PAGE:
Criteria for criteria for mānuka honey
I’m not going to comment on the biochemistry or botany, but there are two statistically-interesting parts of the proposal. First, how the statistical method for classifying honey was constructed. The document says:
A classification modelling approach (CART – classification and regression tree) was the most suitable method of analysis for determining the identification criteria for mānuka honey because:
- test results for several different attributes were available and needed to be assessed in combination;
- the identification criteria needed to be related to the attributes tested;
- the identification criteria needed to be straightforward, transparent and easily interpreted
- the outputs would enable an unknown honey sample to be authenticated as monofloral or multifloral mānuka honey.
CART is a relatively old classification method, developed in the early 1980s by adding statistical ‘pruning’ to automated methods for building decision trees. It hasn’t been the most accurate method in head-to-head prediction competitions for a long time now, but it remains very useful for basically the reasons the MPI scientists gave. CART tends to end up with simple rules based whether a small selection of variables all or mostly exceed some thresholds, and while building a good CART prediction rule takes experience and statistical knowledge, using it doesn’t.
Using a collection of honey samples from known origins, and other information about chemical composition of the plants, a rule was developed for distinguishing mānuka honey from other NZ honeys such as kānuka or pōhutukawa, and from Leptospermum species other than mānuka. The resulting rule for monofloral (`pure’) mānuka honey is a threshold that four chemicals have to exceed, plus the presence of mānuka DNA. For multifloral mānuka honey, the threshold for one of the four chemicals is lowered.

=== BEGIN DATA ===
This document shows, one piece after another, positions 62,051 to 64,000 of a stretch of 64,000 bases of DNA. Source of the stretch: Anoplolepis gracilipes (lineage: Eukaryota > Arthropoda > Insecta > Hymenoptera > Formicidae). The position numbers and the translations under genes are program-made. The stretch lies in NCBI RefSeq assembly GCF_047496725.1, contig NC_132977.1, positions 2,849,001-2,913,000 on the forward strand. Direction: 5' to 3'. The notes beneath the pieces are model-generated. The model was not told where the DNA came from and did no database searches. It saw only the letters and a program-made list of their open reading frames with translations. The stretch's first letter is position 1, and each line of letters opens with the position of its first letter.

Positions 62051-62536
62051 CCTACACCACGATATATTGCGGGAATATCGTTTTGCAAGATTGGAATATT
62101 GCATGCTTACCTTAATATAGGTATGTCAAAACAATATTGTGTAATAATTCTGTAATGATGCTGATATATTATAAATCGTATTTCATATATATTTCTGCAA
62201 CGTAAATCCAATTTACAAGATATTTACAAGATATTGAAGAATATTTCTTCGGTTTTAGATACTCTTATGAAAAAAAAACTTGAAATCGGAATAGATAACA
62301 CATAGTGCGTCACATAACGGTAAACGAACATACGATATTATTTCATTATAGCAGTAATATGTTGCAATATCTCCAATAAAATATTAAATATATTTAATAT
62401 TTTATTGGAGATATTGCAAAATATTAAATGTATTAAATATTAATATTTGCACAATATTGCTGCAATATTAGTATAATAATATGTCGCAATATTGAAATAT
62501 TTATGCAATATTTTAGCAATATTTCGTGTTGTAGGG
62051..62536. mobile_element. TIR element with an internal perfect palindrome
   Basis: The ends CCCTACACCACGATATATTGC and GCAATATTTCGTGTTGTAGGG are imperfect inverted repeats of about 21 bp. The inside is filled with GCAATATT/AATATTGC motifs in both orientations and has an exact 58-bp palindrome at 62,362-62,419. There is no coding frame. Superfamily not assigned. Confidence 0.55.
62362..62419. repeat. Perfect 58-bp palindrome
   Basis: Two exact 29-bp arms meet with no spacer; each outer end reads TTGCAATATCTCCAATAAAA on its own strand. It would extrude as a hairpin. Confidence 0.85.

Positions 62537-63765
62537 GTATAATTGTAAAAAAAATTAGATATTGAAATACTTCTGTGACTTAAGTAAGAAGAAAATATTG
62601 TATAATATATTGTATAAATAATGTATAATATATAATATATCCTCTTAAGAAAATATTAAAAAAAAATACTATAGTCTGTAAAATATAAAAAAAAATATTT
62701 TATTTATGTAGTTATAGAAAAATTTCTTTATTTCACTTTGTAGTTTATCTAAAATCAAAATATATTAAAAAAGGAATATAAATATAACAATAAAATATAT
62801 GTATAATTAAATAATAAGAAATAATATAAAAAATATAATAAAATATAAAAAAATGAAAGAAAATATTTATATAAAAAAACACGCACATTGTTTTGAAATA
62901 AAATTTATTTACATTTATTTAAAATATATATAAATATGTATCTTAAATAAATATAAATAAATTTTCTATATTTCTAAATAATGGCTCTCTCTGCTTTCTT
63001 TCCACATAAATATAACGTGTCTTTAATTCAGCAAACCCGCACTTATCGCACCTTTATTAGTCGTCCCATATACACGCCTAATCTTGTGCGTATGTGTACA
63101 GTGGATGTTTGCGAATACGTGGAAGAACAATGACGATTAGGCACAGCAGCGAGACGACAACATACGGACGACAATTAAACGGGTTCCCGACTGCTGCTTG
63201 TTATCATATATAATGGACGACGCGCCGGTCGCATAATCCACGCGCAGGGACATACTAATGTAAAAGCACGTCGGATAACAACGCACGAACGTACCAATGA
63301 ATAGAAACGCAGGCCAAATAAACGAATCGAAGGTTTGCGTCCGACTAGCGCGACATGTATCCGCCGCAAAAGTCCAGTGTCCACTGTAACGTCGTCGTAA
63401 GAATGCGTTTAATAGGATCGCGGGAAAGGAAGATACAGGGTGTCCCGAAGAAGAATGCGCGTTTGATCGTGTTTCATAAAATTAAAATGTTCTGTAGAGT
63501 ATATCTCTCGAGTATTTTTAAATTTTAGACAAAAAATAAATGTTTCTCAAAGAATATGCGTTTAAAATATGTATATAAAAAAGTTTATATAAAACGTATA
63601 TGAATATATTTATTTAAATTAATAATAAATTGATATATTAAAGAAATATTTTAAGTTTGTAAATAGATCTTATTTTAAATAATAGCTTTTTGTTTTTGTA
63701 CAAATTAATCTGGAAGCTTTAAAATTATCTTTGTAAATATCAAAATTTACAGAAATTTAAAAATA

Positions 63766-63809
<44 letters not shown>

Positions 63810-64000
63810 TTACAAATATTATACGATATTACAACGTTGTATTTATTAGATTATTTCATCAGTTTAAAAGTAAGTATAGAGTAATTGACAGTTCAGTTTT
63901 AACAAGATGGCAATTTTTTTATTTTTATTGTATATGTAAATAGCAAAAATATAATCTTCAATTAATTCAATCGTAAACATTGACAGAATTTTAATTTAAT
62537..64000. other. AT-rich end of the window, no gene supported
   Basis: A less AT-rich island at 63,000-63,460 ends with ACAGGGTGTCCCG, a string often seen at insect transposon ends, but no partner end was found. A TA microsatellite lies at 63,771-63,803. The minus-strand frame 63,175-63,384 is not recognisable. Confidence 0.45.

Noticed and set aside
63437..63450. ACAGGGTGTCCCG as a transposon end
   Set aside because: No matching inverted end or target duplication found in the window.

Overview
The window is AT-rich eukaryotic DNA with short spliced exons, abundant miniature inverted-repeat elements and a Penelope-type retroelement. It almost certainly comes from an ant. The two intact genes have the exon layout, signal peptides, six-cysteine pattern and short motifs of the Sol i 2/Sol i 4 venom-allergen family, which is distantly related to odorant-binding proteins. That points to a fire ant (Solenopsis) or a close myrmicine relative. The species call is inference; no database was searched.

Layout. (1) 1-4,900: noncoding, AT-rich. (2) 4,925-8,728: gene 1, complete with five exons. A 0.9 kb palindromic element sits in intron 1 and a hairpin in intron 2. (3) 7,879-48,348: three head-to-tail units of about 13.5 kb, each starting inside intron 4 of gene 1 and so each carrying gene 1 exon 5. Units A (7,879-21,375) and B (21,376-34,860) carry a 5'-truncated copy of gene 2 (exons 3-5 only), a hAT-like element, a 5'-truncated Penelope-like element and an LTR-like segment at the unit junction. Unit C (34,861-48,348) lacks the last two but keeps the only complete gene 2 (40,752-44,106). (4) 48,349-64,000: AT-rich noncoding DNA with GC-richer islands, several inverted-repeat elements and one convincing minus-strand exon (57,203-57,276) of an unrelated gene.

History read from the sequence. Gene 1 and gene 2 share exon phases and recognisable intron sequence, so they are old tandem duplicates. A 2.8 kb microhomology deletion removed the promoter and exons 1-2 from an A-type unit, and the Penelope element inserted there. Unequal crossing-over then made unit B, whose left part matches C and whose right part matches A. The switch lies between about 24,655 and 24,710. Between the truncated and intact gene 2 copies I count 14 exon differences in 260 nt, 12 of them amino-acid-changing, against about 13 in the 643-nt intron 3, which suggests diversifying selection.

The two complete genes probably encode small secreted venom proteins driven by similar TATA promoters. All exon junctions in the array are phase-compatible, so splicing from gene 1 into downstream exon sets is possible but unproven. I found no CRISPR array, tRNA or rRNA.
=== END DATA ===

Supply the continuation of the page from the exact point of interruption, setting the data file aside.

The second interesting aspect of the criteria is that none of the four chemicals have anything to do with real or imagined medical benefits of mānuka honey. Methylglyoxal, the leading candidate for a somewhat mānuka-specific antimicrobial, isn’t in there. The rule attempts to identify honey produced by bees foraging on mānuka flowers — scientists know what a mānuka flower is. It doesn’t try to identify honey that prevents miscellaneous diseases when you eat it, because no-one one knows what characteristics that honey would have, or even if it exists.
As I’ve noted before, the largest controlled trial of eating mānuka honey to prevent minor illness was conducted by a London primary school. On the other hand, people are willing to pay a lot of money for honey from NZ mānuka, and as long as MPI isn’t officially supporting the health arguments I’m definitely in favour of that money going to NZ apiarists rather than counterfeiters.
Thomas Lumley (@tslumley) is Professor of Biostatistics at the University of Auckland. His research interests include semiparametric models, survey sampling, statistical computing, foundations of statistics, and whatever methodological problems his medical collaborators come up with. He also blogs at Biased and Inefficient See all posts by Thomas Lumley »